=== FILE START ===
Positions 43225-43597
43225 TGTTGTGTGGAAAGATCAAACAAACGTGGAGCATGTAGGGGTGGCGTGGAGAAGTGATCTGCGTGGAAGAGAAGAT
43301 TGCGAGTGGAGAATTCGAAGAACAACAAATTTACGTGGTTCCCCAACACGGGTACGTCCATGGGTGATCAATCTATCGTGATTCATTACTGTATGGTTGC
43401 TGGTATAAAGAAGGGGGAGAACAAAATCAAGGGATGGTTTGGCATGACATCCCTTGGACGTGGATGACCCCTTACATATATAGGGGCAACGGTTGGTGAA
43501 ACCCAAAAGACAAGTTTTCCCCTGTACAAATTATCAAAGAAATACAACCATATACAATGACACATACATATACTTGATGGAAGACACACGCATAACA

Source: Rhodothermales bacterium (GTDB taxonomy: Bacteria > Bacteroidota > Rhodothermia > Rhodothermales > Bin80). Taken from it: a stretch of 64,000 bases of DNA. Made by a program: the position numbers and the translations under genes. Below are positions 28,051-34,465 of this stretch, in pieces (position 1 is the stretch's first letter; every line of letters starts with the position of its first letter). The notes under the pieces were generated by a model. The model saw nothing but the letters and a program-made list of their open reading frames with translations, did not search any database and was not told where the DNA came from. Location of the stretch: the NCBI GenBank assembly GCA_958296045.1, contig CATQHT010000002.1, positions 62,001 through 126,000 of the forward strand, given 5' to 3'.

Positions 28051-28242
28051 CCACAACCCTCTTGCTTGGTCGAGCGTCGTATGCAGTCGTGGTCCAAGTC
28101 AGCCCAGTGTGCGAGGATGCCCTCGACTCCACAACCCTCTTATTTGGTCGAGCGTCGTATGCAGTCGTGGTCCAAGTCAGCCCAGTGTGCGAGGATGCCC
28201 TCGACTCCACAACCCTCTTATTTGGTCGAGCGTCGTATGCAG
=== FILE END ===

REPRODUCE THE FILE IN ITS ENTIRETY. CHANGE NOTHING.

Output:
Positions 43225-43597
43225 TGTTGTGTGGAAAGATCAAACAAACGTGGAGCATGTAGGGGTGGCGTGGAGAAGTGATCTGCGTGGAAGAGAAGAT
43301 TGCGAGTGGAGAATTCGAAGAACAACAAATTTACGTGGTTCCCCAACACGGGTACGTCCATGGGTGATCAATCTATCGTGATTCATTACTGTATGGTTGC
43401 TGGTATAAAGAAGGGGGAGAACAAAATCAAGGGATGGTTTGGCATGACATCCCTTGGACGTGGATGACCCCTTACATATATAGGGGCAACGGTTGGTGAA
43501 ACCCAAAAGACAAGTTTTCCCCTGTACAAATTATCAAAGAAATACAACCATATACAATGACACATACATATACTTGATGGAAGACACACGCATAACA

Source: Rhodothermales bacterium (GTDB taxonomy: Bacteria > Bacteroidota > Rhodothermia > Rhodothermales > Bin80). Taken from it: a stretch of 64,000 bases of DNA. Made by a program: the position numbers and the translations under genes. Below are positions 28,051-34,465 of this stretch, in pieces (position 1 is the stretch's first letter; every line of letters starts with the position of its first letter). The notes under the pieces were generated by a model. The model saw nothing but the letters and a program-made list of their open reading frames with translations, did not search any database and was not told where the DNA came from. Location of the stretch: the NCBI GenBank assembly GCA_958296045.1, contig CATQHT010000002.1, positions 62,001 through 126,000 of the forward strand, given 5' to 3'.

Positions 28051-28242
28051 CCACAACCCTCTTGCTTGGTCGAGCGTCGTATGCAGTCGTGGTCCAAGTC
28101 AGCCCAGTGTGCGAGGATGCCCTCGACTCCACAACCCTCTTATTTGGTCGAGCGTCGTATGCAGTCGTGGTCCAAGTCAGCCCAGTGTGCGAGGATGCCC
28201 TCGACTCCACAACCCTCTTATTTGGTCGAGCGTCGTATGCAG